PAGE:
Michael is a Licensed Clinical Social Worker and received both a Bachelor Degree in Psychology and Master Degree in Social Work from Grand Valley State University in Michigan. He is a current PhD candidate at the Institute for Clinical Social Work in Chicago.
Michael’s belief in the psychotherapeutic process is experiential and interpersonal at the core. He works from an integrative clinical perspective with an emphasis on contemporary psychodynamic psychology. He takes the relationship between therapist and client to be the essential condition of the work, as this is the connection that allows for empathy and the mutual understanding of experience. Establishing a secure, therapeutic relationship is vital for effective collaboration in the interest of client needs and goals. In addition to the centrality of the relationship, Michael aims to facilitate the co-construction of a creative space relative to each client that is safe, open and meaningful in which to explore whatever is most salient on a client’s mind and in overall life.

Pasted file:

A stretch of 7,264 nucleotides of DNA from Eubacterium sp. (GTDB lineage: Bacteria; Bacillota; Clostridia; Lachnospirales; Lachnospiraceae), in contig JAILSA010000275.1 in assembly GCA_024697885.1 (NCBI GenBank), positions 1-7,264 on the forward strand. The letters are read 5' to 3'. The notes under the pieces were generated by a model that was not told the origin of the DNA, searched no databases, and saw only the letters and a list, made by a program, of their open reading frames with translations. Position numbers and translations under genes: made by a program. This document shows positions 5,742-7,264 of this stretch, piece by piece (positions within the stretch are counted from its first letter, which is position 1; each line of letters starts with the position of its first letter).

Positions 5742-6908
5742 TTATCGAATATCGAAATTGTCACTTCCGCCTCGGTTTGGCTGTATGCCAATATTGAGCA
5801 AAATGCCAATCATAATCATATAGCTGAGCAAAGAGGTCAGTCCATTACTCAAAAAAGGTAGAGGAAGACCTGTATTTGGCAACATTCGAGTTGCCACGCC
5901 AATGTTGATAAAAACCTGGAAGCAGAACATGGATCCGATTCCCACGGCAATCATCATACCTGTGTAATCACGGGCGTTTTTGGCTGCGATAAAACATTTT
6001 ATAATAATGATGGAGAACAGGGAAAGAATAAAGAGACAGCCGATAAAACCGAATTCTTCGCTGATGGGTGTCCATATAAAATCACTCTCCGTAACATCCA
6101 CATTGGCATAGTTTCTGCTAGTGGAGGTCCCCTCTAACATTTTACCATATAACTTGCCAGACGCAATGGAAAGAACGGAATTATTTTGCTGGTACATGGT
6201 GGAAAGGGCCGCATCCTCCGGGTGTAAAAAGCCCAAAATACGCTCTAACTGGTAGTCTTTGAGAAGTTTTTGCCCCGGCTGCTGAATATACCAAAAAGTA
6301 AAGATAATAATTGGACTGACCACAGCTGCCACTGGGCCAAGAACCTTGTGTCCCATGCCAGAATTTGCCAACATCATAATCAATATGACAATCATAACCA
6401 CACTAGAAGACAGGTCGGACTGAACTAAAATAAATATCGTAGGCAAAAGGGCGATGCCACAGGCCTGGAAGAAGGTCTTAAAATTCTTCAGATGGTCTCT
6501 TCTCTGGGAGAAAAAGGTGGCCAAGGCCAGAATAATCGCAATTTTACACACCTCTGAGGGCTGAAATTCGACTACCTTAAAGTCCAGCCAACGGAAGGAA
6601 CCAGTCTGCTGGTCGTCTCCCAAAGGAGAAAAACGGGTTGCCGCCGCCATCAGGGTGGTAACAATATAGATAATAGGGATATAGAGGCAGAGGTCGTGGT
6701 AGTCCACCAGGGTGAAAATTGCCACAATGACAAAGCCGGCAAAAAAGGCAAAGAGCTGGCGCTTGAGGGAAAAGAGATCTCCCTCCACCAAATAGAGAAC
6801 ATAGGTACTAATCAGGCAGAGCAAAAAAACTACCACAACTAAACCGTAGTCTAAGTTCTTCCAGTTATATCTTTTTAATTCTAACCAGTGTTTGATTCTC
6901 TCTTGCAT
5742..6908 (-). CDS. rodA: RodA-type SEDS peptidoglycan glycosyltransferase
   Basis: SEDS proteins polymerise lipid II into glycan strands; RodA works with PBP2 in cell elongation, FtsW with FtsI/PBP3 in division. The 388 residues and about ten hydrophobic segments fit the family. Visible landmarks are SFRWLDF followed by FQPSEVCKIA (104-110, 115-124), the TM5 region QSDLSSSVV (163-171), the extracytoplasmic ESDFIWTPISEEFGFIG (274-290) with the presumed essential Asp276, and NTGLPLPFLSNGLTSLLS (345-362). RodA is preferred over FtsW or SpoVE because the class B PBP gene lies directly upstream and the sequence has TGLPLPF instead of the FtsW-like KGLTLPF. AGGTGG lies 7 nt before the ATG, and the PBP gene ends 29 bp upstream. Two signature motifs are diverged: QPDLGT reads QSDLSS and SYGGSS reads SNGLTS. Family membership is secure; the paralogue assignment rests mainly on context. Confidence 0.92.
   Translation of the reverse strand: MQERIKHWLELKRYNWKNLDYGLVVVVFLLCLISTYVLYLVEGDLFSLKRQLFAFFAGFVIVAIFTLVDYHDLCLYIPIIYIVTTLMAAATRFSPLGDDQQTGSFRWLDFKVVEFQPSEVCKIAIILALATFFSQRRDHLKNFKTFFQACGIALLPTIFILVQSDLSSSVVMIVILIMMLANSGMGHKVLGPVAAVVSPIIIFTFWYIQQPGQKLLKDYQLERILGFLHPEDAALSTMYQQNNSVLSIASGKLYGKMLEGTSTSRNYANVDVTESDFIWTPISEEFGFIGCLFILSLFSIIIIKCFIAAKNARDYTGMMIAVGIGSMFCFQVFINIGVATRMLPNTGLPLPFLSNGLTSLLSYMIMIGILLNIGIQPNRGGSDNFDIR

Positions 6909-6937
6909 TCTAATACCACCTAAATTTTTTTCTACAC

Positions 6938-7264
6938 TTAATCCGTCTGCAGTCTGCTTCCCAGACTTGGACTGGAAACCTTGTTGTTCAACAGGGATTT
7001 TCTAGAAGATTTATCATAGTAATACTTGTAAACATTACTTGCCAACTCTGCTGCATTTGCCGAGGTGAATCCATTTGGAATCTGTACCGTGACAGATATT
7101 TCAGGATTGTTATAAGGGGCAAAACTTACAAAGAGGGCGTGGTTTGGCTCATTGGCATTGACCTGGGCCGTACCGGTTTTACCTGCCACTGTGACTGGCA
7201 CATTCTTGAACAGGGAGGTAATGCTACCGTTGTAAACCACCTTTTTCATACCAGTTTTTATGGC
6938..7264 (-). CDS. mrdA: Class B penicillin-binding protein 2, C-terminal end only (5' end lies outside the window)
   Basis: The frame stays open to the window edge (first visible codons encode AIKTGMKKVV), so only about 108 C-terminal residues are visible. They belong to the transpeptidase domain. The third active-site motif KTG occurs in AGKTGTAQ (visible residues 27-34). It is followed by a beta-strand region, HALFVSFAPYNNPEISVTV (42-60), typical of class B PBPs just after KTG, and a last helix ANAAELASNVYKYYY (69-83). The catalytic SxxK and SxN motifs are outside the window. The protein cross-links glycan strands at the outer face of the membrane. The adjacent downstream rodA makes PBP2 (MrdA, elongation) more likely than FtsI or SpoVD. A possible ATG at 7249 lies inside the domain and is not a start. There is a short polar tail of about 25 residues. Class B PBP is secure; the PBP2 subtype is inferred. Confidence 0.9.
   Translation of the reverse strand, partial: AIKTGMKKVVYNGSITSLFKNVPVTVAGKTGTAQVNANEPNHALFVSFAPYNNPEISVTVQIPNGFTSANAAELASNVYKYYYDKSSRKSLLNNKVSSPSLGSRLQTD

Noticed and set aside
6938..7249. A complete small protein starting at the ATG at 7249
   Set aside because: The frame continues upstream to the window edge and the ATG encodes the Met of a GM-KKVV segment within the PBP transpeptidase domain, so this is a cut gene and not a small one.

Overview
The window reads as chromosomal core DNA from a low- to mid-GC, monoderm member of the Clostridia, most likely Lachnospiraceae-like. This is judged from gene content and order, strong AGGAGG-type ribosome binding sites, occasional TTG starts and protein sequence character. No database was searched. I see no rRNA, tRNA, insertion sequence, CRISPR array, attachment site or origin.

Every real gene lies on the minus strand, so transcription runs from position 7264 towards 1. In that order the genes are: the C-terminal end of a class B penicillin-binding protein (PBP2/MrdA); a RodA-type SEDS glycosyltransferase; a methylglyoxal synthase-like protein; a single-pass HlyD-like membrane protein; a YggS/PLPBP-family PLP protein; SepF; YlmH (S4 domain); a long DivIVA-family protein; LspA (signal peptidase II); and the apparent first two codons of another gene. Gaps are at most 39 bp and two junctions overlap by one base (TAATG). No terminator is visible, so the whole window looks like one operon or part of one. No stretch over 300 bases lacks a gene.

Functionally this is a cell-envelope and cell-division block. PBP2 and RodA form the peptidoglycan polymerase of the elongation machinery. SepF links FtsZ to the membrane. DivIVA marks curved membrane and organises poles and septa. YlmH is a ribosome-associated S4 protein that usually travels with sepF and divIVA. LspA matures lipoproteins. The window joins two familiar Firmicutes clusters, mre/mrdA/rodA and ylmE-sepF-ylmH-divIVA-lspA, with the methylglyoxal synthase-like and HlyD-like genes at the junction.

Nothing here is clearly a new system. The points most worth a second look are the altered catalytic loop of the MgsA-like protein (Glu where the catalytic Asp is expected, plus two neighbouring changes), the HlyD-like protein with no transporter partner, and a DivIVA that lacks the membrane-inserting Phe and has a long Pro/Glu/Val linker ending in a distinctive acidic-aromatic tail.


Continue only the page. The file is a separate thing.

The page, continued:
In general, Michael believes that engaging in the process of psychotherapy can help people find meaning and gain insight into lived experience as a whole, which inherently includes some degree of pain, suffering and conflict, leading to enriched capacities to experience life with more freedom, authenticity, and overall wellbeing. This is undoubtedly a complex and challenging process involving commitment on the part of both therapist and client, but it can be an effective means to realizing potential, improving relationships, and catalyzing psychological growth and development.
Area of Focus:
Michael has particular clinical experience and interest in working with difficulties related to depression, anxiety, trauma, mood disturbances, posttraumatic stress, and psychosis. In addition, he holds expertise in helping to manage grief and loss, interpersonal or relationship problems, developmental conflicts or traumas, self-esteem issues, stress management, and difficulties managing emotion.